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We want to talk about a set with a prescribed quantitative degree of closeness (or distance) between its elements.


The correspondences which serve as a degree of closeness, or measure of distance, must satisfy our previously developed (see Distance) notion of distance.

A function on ordered pairs which does not depend on the order of the elements so considered is symmetric. A function into the real numbers which takes only nonnegative values is nonnegative. A repeated pair is an ordered pair of the same element twice. A function which satisfies a triangle inequality for any three elements is triangularly transitive.

A metric (or distance function) is a function on ordered pairs of elements of a set which is symmetric, non-negative, zero only on repeated pairs, and triangularly transitive. A metric space is an ordered pair whose first coordinate is a nonempty set and whose second coordinate is a metric.

In a metric space, we say that one pair of objects is closer together if the metric of the first pair is smaller than the metric value of the second pair.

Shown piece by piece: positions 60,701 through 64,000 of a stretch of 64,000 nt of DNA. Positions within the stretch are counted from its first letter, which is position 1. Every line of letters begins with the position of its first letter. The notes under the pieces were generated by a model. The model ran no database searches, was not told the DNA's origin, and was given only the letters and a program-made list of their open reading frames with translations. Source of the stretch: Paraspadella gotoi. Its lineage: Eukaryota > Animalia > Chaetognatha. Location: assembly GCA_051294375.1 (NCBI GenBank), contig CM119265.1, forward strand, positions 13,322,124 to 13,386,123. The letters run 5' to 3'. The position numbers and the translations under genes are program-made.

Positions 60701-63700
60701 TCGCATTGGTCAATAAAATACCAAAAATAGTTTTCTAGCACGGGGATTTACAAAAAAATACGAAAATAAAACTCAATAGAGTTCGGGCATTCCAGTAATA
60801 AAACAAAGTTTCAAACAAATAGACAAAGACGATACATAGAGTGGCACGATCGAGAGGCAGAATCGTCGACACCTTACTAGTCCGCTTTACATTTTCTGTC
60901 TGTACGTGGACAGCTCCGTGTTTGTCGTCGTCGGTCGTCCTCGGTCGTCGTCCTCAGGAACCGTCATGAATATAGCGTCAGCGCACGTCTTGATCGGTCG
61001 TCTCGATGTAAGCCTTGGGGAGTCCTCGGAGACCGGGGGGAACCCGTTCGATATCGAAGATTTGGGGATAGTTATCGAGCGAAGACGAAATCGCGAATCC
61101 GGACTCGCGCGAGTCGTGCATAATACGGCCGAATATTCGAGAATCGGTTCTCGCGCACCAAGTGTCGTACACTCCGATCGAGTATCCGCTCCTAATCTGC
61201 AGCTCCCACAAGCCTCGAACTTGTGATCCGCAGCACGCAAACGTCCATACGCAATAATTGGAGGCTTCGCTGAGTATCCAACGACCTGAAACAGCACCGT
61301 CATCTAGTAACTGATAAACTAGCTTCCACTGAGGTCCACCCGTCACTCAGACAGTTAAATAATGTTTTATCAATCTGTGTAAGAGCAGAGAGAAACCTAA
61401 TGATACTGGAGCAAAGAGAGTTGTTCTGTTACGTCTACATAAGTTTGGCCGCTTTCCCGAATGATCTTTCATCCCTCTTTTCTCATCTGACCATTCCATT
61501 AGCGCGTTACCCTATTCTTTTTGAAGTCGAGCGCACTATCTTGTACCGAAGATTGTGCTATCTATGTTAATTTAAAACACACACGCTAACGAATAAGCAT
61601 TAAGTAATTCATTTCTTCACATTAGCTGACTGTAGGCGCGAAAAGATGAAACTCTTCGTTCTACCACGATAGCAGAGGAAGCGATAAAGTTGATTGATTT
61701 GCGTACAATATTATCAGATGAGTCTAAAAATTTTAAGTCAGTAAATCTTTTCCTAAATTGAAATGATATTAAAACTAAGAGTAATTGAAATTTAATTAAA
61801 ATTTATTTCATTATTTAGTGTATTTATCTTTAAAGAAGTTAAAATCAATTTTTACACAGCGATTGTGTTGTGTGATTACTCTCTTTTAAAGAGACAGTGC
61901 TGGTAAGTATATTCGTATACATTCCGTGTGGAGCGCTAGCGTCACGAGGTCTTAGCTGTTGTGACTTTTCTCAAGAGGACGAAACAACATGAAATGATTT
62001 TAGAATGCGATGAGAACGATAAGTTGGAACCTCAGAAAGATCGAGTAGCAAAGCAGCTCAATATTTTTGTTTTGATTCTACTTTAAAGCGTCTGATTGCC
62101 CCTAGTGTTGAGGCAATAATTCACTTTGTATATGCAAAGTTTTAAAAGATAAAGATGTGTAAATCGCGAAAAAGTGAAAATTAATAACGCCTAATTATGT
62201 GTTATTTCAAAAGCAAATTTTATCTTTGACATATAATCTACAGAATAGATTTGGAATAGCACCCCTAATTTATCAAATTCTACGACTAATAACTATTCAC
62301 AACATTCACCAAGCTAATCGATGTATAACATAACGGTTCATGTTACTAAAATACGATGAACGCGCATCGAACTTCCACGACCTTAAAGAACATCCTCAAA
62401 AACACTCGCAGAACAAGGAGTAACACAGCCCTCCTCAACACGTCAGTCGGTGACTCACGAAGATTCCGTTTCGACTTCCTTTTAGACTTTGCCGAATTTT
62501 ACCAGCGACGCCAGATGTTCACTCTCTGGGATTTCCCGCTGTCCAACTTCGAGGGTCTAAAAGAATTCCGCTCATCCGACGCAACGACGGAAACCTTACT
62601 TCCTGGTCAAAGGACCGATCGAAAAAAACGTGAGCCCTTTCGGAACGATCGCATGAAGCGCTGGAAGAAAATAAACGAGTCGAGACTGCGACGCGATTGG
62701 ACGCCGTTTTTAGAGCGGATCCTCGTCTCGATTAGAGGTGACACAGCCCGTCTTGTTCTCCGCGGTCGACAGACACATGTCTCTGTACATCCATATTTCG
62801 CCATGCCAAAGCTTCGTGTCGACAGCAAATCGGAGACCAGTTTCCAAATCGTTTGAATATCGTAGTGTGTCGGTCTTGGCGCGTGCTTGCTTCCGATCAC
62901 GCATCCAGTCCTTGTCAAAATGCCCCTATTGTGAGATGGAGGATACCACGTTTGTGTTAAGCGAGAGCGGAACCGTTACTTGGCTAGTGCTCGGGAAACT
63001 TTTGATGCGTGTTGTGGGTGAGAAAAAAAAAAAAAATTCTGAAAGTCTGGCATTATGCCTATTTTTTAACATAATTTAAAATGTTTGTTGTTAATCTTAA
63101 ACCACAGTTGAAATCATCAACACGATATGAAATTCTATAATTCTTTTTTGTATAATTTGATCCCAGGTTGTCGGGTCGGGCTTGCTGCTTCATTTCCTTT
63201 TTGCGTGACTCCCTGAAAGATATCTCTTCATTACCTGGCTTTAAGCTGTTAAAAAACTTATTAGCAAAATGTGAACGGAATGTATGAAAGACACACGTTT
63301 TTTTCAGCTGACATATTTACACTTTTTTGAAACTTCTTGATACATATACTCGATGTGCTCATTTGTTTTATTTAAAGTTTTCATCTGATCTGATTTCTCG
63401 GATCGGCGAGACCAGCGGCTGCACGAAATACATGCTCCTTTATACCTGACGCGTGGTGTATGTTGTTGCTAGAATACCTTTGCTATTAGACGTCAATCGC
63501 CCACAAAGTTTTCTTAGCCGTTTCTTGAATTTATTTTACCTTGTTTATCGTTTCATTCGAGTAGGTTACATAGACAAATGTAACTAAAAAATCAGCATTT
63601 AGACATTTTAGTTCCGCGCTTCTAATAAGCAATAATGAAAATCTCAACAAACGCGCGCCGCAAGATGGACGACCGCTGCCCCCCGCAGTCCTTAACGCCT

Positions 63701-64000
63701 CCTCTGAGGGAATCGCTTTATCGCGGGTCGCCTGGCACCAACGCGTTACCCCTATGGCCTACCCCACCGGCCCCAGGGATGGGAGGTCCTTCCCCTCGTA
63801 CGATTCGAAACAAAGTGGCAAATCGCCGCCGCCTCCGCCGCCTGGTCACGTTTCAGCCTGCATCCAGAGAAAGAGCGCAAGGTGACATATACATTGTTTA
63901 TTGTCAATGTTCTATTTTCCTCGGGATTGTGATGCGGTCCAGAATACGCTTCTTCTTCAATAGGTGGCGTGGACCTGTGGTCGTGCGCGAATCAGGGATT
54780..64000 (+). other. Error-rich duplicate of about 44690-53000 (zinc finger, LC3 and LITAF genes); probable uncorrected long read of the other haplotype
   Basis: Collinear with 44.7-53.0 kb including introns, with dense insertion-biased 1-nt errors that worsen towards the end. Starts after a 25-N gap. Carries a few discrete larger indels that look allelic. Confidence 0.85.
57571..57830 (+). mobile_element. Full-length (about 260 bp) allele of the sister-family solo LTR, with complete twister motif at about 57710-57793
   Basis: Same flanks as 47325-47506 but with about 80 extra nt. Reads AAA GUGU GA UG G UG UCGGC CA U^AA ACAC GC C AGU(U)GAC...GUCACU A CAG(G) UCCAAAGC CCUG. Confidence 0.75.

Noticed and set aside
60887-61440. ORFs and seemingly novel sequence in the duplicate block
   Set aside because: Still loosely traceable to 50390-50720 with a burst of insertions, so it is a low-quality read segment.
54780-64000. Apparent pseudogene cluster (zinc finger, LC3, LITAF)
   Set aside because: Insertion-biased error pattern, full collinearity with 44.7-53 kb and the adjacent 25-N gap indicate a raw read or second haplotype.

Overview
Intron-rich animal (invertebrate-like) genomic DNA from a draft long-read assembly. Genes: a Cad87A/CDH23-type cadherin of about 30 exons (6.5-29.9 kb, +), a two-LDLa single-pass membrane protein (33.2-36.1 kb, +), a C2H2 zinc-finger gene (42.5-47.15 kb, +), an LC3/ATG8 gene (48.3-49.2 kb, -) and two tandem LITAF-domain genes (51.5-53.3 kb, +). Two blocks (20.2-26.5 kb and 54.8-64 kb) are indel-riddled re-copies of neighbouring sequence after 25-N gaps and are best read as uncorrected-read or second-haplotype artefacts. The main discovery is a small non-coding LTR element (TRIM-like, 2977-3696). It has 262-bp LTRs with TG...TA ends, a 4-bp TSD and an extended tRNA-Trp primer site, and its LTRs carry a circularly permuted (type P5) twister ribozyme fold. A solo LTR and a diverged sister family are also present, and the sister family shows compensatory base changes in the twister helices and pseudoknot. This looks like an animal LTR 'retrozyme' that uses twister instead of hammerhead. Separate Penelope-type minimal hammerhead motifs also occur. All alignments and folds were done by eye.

Notice that a set can be made into different metric spaces by using different metrics.


Let $A$ be a set. We commonly denote a metric by the letter $d$, as a mnemonic for “distance.” Let $d: A \times A \to \R $. Then $d$ is a metric if:

  1. it is non-negative, which we tend to denote by

    \[ d(a, b) \geq 0 \quad \forall a,b \in A. \]

  2. it is $0$ only on repeated pairs, which we tend to denote by

    \[ d(a, b) = 0 \iff a = b, \quad \forall a,b \in A. \]

  3. it is symmetric, which we tend to denote by:

    \[ d(a, b) = d(b, a), \quad \forall a,b \in A. \]

  4. it is triangularly transitive, which we tend to denote by

    \[ d(a, b) \leq d(a, c) + d(c, b), \quad \forall a,b,c \in A. \]

As usual, we denote the metric space of $A$ with $d$ by $(A, d)$. Another common choice of letter for a metric is $\rho $.


$\R $ with the absolute value distance is a metric space. As is $\R ^2$ and $\R ^3$ with the Euclidean distance. $\R ^n$ with Euclidean metric is an example of a metric space for which the objects ($n$-dimensional tuples of real numbers) are impossible to visualize.

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